Under the new regulations, the only exceptions to the requirement that planes must return to the gate after three hours are for safety or security or if air traffic control advises the pilot in command that returning to the terminal would disrupt airport operations.

Homeland Security Secretary Janet Napolitano said she thought the 3-hour rule would not cause any problems for security. "I can't imagine it would. I call it the rule of common sense," she said.

Airlines could be fined $27,500 per passenger for each violation of the three-hour limit.

The regulations apply to domestic flights. U.S. carriers operating international flights departing from or arriving in the United States must specify, in advance, their own time limits for deplaning passengers. Foreign carriers do not fly between two U.S. cities and are not covered by the rules.

Tarmac strandings have mostly involved domestic flights, but the department is studying extending the three-hour limit to international flights, LaHood said.

"This is the beginning," LaHood said. "We think we owe it to passengers to really look out for them."

Airlines will be required to provide food and water for passengers within two hours of a plane being delayed on a tarmac, and to maintain operable lavatories. They must also provide passengers with medical attention when necessary.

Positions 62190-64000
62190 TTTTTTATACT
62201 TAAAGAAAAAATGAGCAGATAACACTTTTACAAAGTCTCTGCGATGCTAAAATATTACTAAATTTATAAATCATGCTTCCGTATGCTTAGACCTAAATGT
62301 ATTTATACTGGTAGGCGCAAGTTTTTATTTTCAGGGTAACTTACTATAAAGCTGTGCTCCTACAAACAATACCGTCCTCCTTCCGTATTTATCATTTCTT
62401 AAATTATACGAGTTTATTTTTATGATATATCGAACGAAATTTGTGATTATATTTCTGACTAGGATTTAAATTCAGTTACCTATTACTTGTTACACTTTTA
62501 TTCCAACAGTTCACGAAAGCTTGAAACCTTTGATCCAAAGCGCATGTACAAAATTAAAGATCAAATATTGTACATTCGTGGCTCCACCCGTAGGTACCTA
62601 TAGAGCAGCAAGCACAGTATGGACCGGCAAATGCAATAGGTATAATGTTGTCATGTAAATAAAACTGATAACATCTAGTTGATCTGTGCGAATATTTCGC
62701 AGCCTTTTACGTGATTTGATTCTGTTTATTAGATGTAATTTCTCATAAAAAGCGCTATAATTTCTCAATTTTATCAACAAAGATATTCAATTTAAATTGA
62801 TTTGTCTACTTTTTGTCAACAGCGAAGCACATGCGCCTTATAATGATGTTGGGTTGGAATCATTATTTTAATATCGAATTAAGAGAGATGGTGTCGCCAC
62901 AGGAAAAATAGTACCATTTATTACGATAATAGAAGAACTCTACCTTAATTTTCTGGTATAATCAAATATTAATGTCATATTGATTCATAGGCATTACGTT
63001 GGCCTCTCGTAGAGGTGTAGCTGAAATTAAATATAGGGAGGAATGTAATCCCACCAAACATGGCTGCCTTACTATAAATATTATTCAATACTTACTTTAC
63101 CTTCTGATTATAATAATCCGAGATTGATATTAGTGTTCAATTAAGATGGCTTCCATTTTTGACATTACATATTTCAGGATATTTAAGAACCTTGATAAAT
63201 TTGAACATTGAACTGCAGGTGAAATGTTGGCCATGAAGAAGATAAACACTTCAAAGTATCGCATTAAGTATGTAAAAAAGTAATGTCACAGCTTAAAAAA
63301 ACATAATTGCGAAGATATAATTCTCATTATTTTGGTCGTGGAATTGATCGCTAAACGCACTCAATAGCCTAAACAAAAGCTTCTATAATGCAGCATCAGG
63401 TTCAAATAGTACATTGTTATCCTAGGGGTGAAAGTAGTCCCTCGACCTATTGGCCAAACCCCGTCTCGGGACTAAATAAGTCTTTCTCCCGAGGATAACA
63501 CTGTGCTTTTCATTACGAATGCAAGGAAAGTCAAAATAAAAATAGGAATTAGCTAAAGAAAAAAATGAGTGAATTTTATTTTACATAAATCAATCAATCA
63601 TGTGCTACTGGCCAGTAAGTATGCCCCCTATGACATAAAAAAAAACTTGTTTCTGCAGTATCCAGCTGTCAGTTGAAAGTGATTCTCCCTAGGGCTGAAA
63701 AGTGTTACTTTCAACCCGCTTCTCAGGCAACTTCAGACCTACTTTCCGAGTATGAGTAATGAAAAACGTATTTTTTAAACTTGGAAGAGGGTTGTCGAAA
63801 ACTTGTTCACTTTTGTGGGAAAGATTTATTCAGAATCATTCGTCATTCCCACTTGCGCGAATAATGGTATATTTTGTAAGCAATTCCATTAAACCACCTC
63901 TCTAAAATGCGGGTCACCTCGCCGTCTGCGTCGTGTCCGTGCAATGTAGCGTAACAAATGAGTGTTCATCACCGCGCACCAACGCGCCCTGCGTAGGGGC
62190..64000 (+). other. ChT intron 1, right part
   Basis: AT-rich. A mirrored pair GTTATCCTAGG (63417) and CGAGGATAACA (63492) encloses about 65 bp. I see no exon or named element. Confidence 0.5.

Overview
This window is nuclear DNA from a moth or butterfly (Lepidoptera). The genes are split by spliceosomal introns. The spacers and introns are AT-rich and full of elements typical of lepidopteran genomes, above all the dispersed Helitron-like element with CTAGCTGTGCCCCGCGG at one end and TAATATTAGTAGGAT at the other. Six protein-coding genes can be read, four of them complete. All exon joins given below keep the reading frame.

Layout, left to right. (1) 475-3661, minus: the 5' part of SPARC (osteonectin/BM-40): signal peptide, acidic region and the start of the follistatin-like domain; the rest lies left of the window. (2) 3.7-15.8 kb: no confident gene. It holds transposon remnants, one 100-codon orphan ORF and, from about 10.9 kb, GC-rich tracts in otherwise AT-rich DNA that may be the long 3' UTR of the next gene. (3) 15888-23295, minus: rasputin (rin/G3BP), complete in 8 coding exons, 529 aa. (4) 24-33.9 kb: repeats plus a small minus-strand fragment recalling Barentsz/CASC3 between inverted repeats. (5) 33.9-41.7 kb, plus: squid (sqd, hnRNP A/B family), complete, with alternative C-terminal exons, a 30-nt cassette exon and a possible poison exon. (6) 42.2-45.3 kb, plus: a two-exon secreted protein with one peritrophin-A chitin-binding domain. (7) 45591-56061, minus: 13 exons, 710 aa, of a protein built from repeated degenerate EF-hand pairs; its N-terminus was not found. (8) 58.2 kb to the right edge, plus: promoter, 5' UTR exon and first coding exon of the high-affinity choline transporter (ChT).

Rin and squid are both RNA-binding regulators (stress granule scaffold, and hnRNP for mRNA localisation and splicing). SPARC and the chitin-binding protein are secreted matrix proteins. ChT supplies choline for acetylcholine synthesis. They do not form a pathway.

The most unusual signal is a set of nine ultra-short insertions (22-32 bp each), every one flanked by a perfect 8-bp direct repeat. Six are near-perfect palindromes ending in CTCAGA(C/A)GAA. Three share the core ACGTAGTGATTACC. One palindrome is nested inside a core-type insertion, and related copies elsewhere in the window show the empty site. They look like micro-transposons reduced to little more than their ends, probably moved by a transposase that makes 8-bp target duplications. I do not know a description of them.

Airlines will also be prohibited from scheduling chronically delayed flights. They must designate an employee to monitor the effects of flight delays and cancellations and respond to consumer complaints. And they would have to post flight delay information on their Web sites. Carriers who fail to comply could face government enforcement action for using unfair or deceptive trade practices.

Provisions sponsored by Sens. Barbara Boxer, D-Calif., and Olympia Snowe, R-Maine, in pending legislation would also impose a three-hour limit, but the new regulations go even farther, giving passenger rights advocates many of the reforms they've sought for years.

"No more will they be able to strand passengers for over three hours in hot, sweaty, metal tubes," said Kate Hanni, founder of Flyersrights.org. Hanni, who called the rules a Christmas miracle, was stuck on an American Airlines jet in Austin, Texas, for over nine hours in December 2006 when storms forced the closure of Dallas-Fort Worth International Airport, stranding more than 100 planes.

Past efforts to address the problem have fizzled in the face of industry opposition and promises to reform.

Congress and the Clinton administration tried to act after a January 1999 blizzard kept Northwest Airlines planes on the ground in Detroit, trapping passengers for seven hours. Some new regulations were put in place but most proposals died, including one that airlines pay passengers who are kept waiting on a runway for more than two hours.

The Bush administration and Congress returned to the issue three years ago after several high-profile strandings, including a snow and ice storm that led JetBlue Airways to leave planes full of passengers sitting on the tarmac at New York's Kennedy International Airport for nearly 11 hours.

After those incidents, DOT Inspector General Calvin Scovel recommended that airlines be required to set a limit on the time passengers have to wait out travel delays grounded inside an airplane.